I don’t claim to be an expert on economics, politics, or any of the local or global issues affecting our world, but you don’t have to be an expert to know that things are difficult right now. It’s only human to wonder how we got here.
Everyone seems to have their own opinion, and I’m not here to judge. I simply want to ask thought-provoking questions to inspire people to do their own research and inform their opinions with facts so that maybe, just maybe, we can figure out how to right our ship before it sails off the edge of the Earth.
There are so many levels of pain right now that you can’t pick just one to focus on. It took more than a single step to bring us to this place.
But the specific knowledge of what went wrong tends to be hidden from most of us. Maybe it’s because younger generations seem less community-oriented. Maybe it’s because older generations seem to resist change. Maybe it’s because our society is no longer focused on basic financial literacy. Maybe it’s because nine times out of 10, we communicate digitally instead of building face-to-face relationships.
My personal perspective was shaped, in part, by my father — a U.S. Secret Service agent for 22 years. He is a quiet yet imposing man who commands attention. I can’t even begin to imagine the stress he must have felt with such a responsible job. There were restrictions on what he could say, how he could act and the opinions he could share – which amounted to none.
I grew up in a household that considered the only safe conversations to fall within the three Cs – cars, camping and careers. Outside of those conversations and school, I was not involved in anything beyond my direct line of sight. We moved every three years, which further emphasized my feeling of isolation and did nothing to encourage learning about the communities I lived in.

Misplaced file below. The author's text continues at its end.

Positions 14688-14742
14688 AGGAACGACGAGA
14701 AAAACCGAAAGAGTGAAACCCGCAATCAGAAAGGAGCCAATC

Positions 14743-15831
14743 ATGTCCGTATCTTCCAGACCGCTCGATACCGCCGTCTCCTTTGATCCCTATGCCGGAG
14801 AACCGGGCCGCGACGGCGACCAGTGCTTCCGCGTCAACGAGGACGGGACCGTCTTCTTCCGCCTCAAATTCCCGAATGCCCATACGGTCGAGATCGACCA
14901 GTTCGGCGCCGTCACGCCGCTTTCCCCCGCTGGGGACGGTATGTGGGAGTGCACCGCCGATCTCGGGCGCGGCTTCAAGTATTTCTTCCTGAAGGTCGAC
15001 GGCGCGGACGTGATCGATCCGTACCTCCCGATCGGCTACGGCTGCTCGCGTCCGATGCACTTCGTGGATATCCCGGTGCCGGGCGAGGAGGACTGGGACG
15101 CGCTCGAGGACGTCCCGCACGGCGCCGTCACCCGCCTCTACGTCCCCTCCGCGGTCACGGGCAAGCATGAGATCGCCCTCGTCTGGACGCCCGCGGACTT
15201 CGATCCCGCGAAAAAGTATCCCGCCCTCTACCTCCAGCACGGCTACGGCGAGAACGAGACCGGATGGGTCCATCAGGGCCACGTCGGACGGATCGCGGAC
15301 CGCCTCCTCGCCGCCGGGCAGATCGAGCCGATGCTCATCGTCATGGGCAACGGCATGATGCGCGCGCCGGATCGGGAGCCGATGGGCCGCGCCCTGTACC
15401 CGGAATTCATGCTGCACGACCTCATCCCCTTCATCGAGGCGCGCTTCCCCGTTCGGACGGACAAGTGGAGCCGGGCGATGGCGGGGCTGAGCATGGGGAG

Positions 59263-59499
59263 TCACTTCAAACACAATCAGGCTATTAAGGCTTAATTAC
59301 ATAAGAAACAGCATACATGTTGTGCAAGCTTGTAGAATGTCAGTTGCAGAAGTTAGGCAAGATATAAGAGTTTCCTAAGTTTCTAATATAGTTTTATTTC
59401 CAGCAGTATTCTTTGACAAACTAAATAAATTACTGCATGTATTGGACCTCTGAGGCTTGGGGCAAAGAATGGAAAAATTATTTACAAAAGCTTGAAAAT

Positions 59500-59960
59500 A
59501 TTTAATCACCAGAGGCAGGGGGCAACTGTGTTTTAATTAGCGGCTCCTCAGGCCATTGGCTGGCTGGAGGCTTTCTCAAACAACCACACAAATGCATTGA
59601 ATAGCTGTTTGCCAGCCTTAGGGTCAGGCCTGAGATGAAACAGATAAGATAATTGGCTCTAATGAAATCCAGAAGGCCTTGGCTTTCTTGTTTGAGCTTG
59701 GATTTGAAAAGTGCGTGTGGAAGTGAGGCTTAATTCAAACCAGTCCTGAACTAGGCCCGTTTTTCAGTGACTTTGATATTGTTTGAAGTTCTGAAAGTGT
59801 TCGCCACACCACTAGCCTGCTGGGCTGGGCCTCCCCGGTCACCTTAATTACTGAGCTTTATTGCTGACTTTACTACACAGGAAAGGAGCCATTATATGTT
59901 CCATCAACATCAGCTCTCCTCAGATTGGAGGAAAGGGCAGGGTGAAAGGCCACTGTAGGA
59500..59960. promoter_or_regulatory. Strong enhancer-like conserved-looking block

It wasn’t until I had traveled many years down my own career path that I began to realize I couldn’t just skate along on my degree. Things were happening in the wider world and unless I got out there and learned them, I would be left behind. So that’s exactly what I did and continue to do.
How can we heal our economy and our environment? I can’t claim to know the answers. But one thing I can say is that everyone, on every level, needs to: A) learn as much as you can about our history — the factors that led us to this place, and B) participate in, or at least educate yourself about, the decisions being made as we go forward. An uninformed vote can sometimes be more dangerous than no vote at all.
I’m not suggesting one viewpoint over another. I’m simply saying that in order to choose the path you believe in, the one that inspires so much passion that you’ll take action to support it, you must first educate yourself on all the choices.
We no longer have the luxury of hiding behind our job responsibilities, the distractions of reality TV or our busy personal lives (rambunctious toddlers in my case). We can’t use them as excuses to stop learning. Be engaged, be active, be supportive and always make learning a priority. Delve into politics, scour the Internet for historical trends, participate in Kahn Academy tutorials, read nonfiction and biographical books, find a mentor to help you grow.
Then take that newfound knowledge and do something good.
If we can better ourselves individually, then collectively we can make a difference.
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sponsored According to two 2015 surveys, 62 percent of Americans do not have enough savings to handle an unexpected emergency, much less any long-term plans.